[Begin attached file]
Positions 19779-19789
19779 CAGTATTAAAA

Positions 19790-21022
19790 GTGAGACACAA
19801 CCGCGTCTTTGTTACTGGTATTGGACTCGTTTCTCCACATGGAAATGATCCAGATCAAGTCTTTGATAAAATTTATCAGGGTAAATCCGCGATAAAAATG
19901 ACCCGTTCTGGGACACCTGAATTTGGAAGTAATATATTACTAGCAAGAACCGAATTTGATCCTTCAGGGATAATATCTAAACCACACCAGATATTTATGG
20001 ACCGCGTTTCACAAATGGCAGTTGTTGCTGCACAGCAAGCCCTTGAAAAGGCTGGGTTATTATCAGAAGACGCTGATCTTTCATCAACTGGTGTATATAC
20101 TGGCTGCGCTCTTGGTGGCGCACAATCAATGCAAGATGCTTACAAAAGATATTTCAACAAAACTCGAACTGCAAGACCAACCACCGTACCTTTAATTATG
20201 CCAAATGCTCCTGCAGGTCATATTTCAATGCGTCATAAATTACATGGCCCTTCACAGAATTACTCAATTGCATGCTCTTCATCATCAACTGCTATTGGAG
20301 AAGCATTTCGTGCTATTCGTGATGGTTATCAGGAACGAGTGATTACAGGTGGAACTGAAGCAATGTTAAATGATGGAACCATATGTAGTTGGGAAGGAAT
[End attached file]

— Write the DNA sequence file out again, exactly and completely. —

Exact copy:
Positions 19779-19789
19779 CAGTATTAAAA

Positions 19790-21022
19790 GTGAGACACAA
19801 CCGCGTCTTTGTTACTGGTATTGGACTCGTTTCTCCACATGGAAATGATCCAGATCAAGTCTTTGATAAAATTTATCAGGGTAAATCCGCGATAAAAATG
19901 ACCCGTTCTGGGACACCTGAATTTGGAAGTAATATATTACTAGCAAGAACCGAATTTGATCCTTCAGGGATAATATCTAAACCACACCAGATATTTATGG
20001 ACCGCGTTTCACAAATGGCAGTTGTTGCTGCACAGCAAGCCCTTGAAAAGGCTGGGTTATTATCAGAAGACGCTGATCTTTCATCAACTGGTGTATATAC
20101 TGGCTGCGCTCTTGGTGGCGCACAATCAATGCAAGATGCTTACAAAAGATATTTCAACAAAACTCGAACTGCAAGACCAACCACCGTACCTTTAATTATG
20201 CCAAATGCTCCTGCAGGTCATATTTCAATGCGTCATAAATTACATGGCCCTTCACAGAATTACTCAATTGCATGCTCTTCATCATCAACTGCTATTGGAG
20301 AAGCATTTCGTGCTATTCGTGATGGTTATCAGGAACGAGTGATTACAGGTGGAACTGAAGCAATGTTAAATGATGGAACCATATGTAGTTGGGAAGGAAT